Maybe you’ve decided it’s okay if they don’t drive….but it doesn’t always work that way.

  • 2.1 million students between the ages of 18 and 24 drove under the influence of alcohol last year. 

What About Alcohol and Sex?

  • More than 97,000 students between the ages of 18 and 24 are victims of alcohol-related sexual assault or date rape.
  • 400,000 students between the ages of 18 and 24 had unprotected sex and more than 100,000 students between the ages of 18 and 24 report having been too intoxicated to know if they consented to having sex.

Alcohol Affects their Education

  • About 25 percent of college students report academic consequences of their drinking including missing class, falling behind, doing poorly on exams or papers, and receiving lower grades overall.

What would it mean if your kid got arrested?

  • About 11 percent of college student drinkers report that they have damaged property while under the influence of alcohol.
  • More than 25 percent of administrators from schools with relatively low drinking levels and over 50 percent from schools with high drinking levels say their campuses have a “moderate” or “major” problem with alcohol-related property damage.
  • About 5 percent of 4-year college students are involved with the police or campus security as a result of their drinking and an estimated 110,000 students between the ages of 18 and 24 are arrested for an alcohol-related violation such as public drunkenness or driving under the influence.

College Drinking can be the Start of Lifelong Problems

  • 31 percent of college students met criteria for a diagnosis of alcohol abuse and 6 percent for a diagnosis of alcohol dependence in the past 12 months, according to questionnaire-based self-reports about their drinking.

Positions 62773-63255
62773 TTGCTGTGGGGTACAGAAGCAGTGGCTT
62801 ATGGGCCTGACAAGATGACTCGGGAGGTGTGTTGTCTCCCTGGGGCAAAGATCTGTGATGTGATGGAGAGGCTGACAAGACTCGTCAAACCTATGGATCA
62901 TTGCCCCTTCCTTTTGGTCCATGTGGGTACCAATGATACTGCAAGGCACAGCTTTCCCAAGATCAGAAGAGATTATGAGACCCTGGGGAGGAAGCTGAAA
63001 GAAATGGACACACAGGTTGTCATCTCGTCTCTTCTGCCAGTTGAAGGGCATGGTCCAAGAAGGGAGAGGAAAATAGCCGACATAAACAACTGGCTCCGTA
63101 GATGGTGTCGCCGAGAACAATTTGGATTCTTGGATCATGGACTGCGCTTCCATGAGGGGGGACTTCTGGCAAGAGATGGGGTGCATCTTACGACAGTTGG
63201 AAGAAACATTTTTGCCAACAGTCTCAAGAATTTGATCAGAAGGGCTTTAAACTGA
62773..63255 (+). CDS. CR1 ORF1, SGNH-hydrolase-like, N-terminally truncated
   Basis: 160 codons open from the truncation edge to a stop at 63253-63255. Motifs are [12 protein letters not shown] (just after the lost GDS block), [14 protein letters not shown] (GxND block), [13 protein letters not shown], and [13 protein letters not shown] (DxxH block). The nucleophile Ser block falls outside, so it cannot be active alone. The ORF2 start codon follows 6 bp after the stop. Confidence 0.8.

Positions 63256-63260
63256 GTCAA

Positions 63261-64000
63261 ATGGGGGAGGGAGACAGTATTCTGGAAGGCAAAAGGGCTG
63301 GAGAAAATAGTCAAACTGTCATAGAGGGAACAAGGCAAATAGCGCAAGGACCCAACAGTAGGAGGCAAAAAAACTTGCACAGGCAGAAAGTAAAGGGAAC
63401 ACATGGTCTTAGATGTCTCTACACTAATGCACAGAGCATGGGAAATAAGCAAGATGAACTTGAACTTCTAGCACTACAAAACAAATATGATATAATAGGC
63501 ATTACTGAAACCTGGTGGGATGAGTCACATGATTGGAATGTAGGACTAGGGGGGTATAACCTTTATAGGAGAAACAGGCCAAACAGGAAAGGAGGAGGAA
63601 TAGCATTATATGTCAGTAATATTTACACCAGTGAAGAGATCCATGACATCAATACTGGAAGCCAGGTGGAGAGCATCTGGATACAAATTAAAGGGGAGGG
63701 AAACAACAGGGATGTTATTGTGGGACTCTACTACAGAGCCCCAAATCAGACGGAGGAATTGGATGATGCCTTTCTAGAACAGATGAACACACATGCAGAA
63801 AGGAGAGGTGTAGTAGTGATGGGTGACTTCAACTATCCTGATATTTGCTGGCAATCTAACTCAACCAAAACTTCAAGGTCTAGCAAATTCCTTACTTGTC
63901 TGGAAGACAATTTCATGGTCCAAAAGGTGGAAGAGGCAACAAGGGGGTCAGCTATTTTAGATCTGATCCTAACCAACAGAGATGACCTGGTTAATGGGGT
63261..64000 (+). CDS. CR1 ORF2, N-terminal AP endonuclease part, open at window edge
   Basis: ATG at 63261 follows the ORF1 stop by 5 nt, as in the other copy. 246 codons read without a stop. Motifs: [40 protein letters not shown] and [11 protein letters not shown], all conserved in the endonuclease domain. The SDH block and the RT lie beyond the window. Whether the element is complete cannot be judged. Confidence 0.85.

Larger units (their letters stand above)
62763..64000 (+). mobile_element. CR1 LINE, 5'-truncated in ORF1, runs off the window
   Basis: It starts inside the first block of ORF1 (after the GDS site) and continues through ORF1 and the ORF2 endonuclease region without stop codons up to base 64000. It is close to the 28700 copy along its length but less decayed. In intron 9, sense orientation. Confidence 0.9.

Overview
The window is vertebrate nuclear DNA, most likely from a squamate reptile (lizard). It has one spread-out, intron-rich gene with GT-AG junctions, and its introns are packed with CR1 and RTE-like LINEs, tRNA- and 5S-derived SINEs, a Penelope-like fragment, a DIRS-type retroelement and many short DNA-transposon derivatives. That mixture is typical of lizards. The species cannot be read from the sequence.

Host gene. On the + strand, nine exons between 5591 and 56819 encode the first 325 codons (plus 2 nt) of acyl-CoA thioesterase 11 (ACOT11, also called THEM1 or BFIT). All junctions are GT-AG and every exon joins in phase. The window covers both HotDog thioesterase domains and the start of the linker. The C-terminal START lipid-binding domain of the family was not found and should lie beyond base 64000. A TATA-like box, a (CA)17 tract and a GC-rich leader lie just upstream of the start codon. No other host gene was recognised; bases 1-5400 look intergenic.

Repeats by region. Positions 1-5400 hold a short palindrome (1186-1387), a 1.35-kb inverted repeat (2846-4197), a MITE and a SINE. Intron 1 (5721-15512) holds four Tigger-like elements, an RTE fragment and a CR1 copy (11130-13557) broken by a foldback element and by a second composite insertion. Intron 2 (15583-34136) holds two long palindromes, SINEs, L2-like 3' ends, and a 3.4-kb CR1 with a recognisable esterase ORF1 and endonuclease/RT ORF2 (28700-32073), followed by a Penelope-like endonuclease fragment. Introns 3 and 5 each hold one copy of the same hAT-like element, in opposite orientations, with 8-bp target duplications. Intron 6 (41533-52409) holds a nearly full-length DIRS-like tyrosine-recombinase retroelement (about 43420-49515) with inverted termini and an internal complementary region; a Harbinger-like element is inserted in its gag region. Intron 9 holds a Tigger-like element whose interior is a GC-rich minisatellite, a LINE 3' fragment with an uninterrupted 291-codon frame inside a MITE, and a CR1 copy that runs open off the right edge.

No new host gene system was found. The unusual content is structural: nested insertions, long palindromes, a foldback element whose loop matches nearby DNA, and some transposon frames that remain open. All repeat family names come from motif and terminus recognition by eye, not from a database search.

So what are you supposed to do about all this?  

Every reliable authority on the subject of teens and alcohol states that nearly 75% of kids cite their parents as the primary influence in their decisions about whether they drink alcohol or not. 
To influence them you need to communicate.  That’s hard for most of us.  We might enjoy a glass of wine with dinner.  Are we being hypocritical when we tell them no alcohol at home until they are 21?
In our family, alcohol use is a big issue.  Shake any branch of our family tree and down will fall a problem drinker, Mike’s Hard Lemonade in hand.  So this is what I’ve told my kids:
  • Genetics has a big influence on whether alcohol becomes a problem for you and, sorry to say, you are at a big disadvantage there.
  • Every year you hold out means that the performance-compromised kids around you are a little bit older, a little bit more mature. An inebriated 21-year-old might make slightly better decisions than a drunk 17-year-old.  
  • Before you make that decision to drink, observe the kids who are drinking.  What are they doing?  What do you think of them?  Is that who you want to be?
  • I will go anywhere, anytime, wear any disguise, to bring you home. I will doze on the couch, cellphone in hand til you are safely home. When you are away at school, find a buddy who will do the same.
At home, we’ll stick to the law…meaning no drinking before age 21.  And then, only in moderation.
How’s this approach working?  With one half-way through college and one going next year, so far so good.  Having seen adult family members fall from the heights of success has brought the message home, too.
It’s a big topic that we need to open up in conversation. Beneath the glamorous and outwardly benign veneer of social drinking is a hairy monster.  Those of us who have seen it up close know that every kid who leaves home is walking into the belly of the beast.  What have you done to equip them?  What has worked? What hasn’t?  
If you can, direct open-minded kids to a great quick read.
For teens try this link at kidshealth.org   
If you’d like more information, here’s a great source from the Federal Government’s National Institute on Alcohol Abuse and Acoholism

College Essay Writing Zen

If you look online for help with your college application essays, you’ll find plenty, some more helpful than others.  This admissions advice for those applying to Yale University is at the top of my list! 

What makes it so great?  First, it’s an excellent recap of all the points that trip up students the most. Second, its a nicely done video featuring an experienced member of Yale’s admissions team.  5 minutes and completely worth it!   Have a look… 

Yale University – Putting Together Your Application Essay


Off to College Essentials– Dorm Room